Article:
BY ANN RENNIE
My daughter, Grace, was due on Christmas Day fifteen years ago, but as is the way with the glorious unpredictable miracle of birth, she stalled her arrival till early January.
Like holy Mary, I carried my Grace for nine months and her birth changed forever and immeasurably my identity. She made me a mother. As the swollen bloom of my pregnancy became apparent I began to think about the child I would bring into this world.
I would look at other pregnant women who, it seemed to me, glowed with an inner serenity, great with expectation. And I would dream of the child within and wish her a love I never knew I possessed.
Today as she trembles on the brink of adulthood I look at her and marvel. Here is the greatest gift of all, my child, who will carry some good into the world.
I do not know where her future may take her but I do know that she has been guided well and that what she does next is hers, and hers alone, to do. In the fullness of time she will become, as John O’ Donoghue writes, the person she was dreamed to be.
As we enter the celebration of the nativity, I wonder what the village girl Mary thought of the child she would deliver. She knew that her child would change the world, Gabriel had told her so, but the repercussions of this holy conception would have been beyond the most tender and profound of her imaginings.
She knew, only, that somehow in the vast cosmic design beyond her mortal grasp, that all generations would call her blessed.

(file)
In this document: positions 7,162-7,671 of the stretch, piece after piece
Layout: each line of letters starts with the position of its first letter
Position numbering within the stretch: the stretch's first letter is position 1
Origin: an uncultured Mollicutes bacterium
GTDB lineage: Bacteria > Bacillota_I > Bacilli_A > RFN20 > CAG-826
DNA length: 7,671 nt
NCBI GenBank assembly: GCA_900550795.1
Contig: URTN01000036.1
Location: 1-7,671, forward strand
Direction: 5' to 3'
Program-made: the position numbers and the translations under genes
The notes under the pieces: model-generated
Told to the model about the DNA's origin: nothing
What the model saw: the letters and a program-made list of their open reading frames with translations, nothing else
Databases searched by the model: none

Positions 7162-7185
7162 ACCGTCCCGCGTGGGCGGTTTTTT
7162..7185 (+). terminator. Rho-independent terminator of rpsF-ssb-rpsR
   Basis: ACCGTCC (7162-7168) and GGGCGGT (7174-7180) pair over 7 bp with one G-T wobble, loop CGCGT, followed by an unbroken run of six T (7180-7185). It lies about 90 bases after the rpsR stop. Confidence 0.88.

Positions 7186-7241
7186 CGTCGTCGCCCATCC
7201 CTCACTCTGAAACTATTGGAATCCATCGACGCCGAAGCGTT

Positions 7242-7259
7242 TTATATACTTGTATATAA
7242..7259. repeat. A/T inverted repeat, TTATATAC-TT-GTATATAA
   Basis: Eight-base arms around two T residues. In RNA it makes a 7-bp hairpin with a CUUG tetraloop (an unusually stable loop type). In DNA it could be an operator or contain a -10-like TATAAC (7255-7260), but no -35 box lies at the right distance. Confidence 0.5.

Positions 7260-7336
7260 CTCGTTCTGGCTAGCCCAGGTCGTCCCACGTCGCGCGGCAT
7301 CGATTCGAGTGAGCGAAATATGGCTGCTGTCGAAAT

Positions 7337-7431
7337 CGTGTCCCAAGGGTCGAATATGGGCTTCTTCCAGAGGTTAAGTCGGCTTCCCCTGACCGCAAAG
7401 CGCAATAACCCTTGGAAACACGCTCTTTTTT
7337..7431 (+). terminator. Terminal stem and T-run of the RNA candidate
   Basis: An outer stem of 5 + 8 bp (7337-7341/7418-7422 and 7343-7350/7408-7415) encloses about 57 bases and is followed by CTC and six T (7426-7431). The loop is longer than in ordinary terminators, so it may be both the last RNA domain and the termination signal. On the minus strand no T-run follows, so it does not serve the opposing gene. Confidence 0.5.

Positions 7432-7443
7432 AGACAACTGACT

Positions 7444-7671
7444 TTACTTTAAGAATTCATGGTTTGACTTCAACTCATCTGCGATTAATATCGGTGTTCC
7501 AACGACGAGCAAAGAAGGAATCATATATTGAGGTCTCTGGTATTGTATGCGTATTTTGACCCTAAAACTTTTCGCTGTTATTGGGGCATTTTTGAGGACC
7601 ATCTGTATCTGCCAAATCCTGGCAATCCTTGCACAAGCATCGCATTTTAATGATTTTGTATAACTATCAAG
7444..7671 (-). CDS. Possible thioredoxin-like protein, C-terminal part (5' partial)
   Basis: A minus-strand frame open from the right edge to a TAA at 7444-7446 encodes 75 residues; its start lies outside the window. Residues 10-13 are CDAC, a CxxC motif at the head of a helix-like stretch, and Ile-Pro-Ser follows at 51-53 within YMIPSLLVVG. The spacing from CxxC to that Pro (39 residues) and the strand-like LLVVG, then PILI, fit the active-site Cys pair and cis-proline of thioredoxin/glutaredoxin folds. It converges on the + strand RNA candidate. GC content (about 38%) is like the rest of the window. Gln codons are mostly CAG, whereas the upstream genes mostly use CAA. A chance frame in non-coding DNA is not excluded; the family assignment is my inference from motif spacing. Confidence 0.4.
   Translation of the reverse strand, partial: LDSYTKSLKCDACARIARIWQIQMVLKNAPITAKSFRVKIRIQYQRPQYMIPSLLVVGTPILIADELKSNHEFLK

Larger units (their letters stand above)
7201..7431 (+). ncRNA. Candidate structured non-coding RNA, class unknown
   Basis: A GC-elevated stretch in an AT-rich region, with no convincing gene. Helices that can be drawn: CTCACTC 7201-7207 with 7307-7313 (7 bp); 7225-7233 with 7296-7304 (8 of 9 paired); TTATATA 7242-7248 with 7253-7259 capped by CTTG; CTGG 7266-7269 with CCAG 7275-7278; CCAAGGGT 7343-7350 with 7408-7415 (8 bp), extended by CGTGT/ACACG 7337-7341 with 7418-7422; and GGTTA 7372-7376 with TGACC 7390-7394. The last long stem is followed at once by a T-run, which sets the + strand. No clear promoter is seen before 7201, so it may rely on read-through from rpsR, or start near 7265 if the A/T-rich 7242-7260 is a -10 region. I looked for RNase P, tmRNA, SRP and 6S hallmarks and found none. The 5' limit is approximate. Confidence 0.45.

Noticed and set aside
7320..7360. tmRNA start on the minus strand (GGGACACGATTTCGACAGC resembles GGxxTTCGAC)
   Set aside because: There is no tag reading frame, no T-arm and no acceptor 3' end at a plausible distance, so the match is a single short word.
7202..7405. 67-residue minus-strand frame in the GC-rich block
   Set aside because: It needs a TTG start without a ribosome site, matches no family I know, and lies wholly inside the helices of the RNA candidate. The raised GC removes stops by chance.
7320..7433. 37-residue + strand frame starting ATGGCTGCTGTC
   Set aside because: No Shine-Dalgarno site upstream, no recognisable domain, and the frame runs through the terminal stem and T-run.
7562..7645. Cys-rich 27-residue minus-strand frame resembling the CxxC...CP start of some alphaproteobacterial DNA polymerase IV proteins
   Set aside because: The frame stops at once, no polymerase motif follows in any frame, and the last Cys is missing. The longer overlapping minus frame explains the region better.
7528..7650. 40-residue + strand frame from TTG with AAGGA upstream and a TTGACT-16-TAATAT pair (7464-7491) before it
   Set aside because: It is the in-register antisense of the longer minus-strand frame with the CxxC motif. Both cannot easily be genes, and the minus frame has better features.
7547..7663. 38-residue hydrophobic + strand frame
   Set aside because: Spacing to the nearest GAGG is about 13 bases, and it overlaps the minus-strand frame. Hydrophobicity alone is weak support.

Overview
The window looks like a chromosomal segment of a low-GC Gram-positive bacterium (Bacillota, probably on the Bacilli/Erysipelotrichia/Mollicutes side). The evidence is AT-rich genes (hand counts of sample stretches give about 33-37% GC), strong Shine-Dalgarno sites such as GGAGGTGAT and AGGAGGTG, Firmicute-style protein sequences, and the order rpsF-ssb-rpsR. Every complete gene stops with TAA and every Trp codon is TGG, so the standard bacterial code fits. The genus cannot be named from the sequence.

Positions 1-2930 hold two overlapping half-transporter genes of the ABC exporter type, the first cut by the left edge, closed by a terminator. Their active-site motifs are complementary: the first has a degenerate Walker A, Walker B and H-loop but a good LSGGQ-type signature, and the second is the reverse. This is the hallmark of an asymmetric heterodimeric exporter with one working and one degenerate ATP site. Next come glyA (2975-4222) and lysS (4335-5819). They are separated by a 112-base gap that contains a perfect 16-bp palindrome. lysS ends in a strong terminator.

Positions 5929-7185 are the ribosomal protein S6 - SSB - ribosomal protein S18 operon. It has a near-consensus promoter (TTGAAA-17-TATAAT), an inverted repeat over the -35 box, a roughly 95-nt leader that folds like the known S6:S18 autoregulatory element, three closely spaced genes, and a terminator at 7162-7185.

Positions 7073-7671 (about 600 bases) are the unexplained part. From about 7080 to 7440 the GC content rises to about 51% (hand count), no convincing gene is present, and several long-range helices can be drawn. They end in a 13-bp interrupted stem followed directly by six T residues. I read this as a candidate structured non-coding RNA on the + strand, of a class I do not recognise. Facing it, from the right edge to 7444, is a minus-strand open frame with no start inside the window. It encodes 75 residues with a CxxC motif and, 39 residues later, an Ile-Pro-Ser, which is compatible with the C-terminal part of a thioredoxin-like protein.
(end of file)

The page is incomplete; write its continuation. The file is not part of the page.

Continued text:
What gracious acquiescence to carry such a divine gift. Did she suffer morning sickness? Would she have felt the leaping in the womb her cousin Elizabeth did, the quickening of life? Did her boy child wriggle in her womb, and kick, and suck his thumb and tire her out as she travelled around Judea?
I imagine Mary, joyful and patient, waiting. A beautiful anticipation, mixed perhaps with apprehension, as she and Joseph travelled to Bethlehem to be registered under Roman decree.
There was no room at the inn, so her child was born in a humble manger with the gentle lowing of cattle a refrain of welcome. Shepherds left their flocks. Star spangled seraphim serenaded the Saviour.
And, as the evangelist Luke tells us, she treasured the angels’ words and pondered them in her heart.
I wondered what my child would look like and no imagining could equal the blessing of the tiny wrinkled bundle with ET eyes and button nose, the fruit of my womb.
And I pondered in my heart the miracle of my daughter.
My husband, too, was awed and delighted by this little person who would reshape our lives, creating with her birth, a family. Swaddled in fine fleece knitted with grandmotherly love for a new generation she was happy to finally be here, to start her life on Earth, to continue the story of the Irish and the Scottish, the mixed marriages of faith, the blood ties that bind, the skin and skein of another generation.
The throbbing tug of love between mother and child begins at birth and lasts a lifetime. Mary, too, must have marvelled at her own infant, he of deified destiny, worshipped by wise men carrying spices from the Orient.
The writer, Edward Hays, reminds us that Christ is reborn in the Bethlehems of our homes and daily lives. But we do not simply recall that first holy night. We celebrate the presence of that story as a reality in our lives, a Christ story for all time.
George Truett writes that Christ was born in the first century, yet he belongs to all centuries. He was born a Jew, yet he belongs to all races. He was born in Bethlehem, yet he belongs to all countries.
During this season of peace and goodwill to all men we are reminded that the world is made new when a child is born.
Our weary old world, fragile and faltering as it spins like a giant gaudy bauble in space, is made new, again and again, year after year, when we celebrate the birth of Mary’s boy child.
Ann Rennie teaches senior students in a Melbourne Catholic girls' school.
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